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Fits: Tetris meets the table top

Ascension

A close friend of mine brought this game over on an extended visit. She described it as “like Tetris”, and while I like the old nintendo game, playing this on a table top didn’t really thrill me greatly. I mean how interesting could that really be?

So given that our Friday night gaming group had dwindled to only a handful, we decided we would give this one a try, as it only supports 2-4 players and she was very gung-ho to have us give it a try. And I must admit that I was pleasantly surprised.

This is a game I think would play basically the same for one player all the way up to four players, because everyone plays on their own board. The trick comes in that you are playing for points, and thus trying to score more points than any other opponent, which could simply be your past best score.

Ascension

How it works is that each player started with a different start piece, which they positioned on one of the tracks and then slid straight down into position. Once on the tracks, you could not move it left or right, which is a big difference between Fits and Tetris. Then a deck of cards are flipped over, one at a time, revealing the next piece to be played by everyone, which must be positioned in the same way.  Once all the pieces were played the score was tallied.  Each plain dot left uncovered was -1 point.  Each special dot had its own value if left uncovered, either plus or minus.  This caused you to want to leave holes in certain places, but not others, also a major deviation from Tetris.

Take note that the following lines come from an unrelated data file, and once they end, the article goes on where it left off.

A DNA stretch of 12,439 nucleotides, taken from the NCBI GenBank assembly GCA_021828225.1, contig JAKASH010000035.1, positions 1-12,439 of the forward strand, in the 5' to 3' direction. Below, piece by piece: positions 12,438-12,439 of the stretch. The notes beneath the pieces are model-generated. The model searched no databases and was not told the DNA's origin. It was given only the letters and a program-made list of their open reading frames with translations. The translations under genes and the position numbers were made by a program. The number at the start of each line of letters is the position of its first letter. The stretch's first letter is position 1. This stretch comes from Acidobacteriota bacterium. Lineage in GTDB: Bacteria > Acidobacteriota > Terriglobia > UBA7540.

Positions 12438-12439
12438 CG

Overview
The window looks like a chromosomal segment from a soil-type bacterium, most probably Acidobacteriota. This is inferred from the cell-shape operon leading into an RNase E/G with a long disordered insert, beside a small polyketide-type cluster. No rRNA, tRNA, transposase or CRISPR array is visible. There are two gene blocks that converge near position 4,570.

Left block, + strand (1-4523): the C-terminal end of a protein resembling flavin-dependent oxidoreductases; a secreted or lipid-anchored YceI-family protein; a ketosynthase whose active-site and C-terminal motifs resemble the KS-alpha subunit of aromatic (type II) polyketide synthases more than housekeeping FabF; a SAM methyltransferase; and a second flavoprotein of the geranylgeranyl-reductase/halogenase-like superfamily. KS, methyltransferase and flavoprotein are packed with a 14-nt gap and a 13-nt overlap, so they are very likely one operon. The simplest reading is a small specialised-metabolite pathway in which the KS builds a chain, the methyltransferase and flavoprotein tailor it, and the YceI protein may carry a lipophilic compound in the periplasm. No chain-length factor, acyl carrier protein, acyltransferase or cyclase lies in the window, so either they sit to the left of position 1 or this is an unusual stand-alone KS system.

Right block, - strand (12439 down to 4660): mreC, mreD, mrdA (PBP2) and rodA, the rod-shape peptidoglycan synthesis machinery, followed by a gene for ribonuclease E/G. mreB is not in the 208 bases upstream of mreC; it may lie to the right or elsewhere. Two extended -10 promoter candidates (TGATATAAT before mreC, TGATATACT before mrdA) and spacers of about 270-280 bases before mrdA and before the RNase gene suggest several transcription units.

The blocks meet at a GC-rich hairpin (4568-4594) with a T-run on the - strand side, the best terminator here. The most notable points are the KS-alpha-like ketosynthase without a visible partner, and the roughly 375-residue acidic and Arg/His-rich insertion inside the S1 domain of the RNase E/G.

The game is played in four rounds, each round having its own board with different strategies.  Other boards can also be found for printing on boardgamegeek.com. The winner is the person with the highest score at the end of those four rounds.

The winner of our group was the gal that brought the game, she beat us all soundly, with the rest of us coming in in the negatives for the final score.  Of course these painfully low scores caused a lot of cursing on the parts of us new players, but I believe over the course of a few more games we could get a lot better.

The biggest downfall of this game, in my mind, is also one of its’ strengths.  You could play this game by yourself.  You are the only one affecting your board, and thus it’s really more like a group of people all sitting around playing solitaire games.   However, with our group, there was a lot of cursing our misfortune and begging for the next piece to be the one we needed, and that kept it amusing and interactive.

This entry was posted by The_Null_Entry on Sunday, September 12th, 2010 at 3:08 pm and is filed under Abstract Logic Games, Board Game Reviews .
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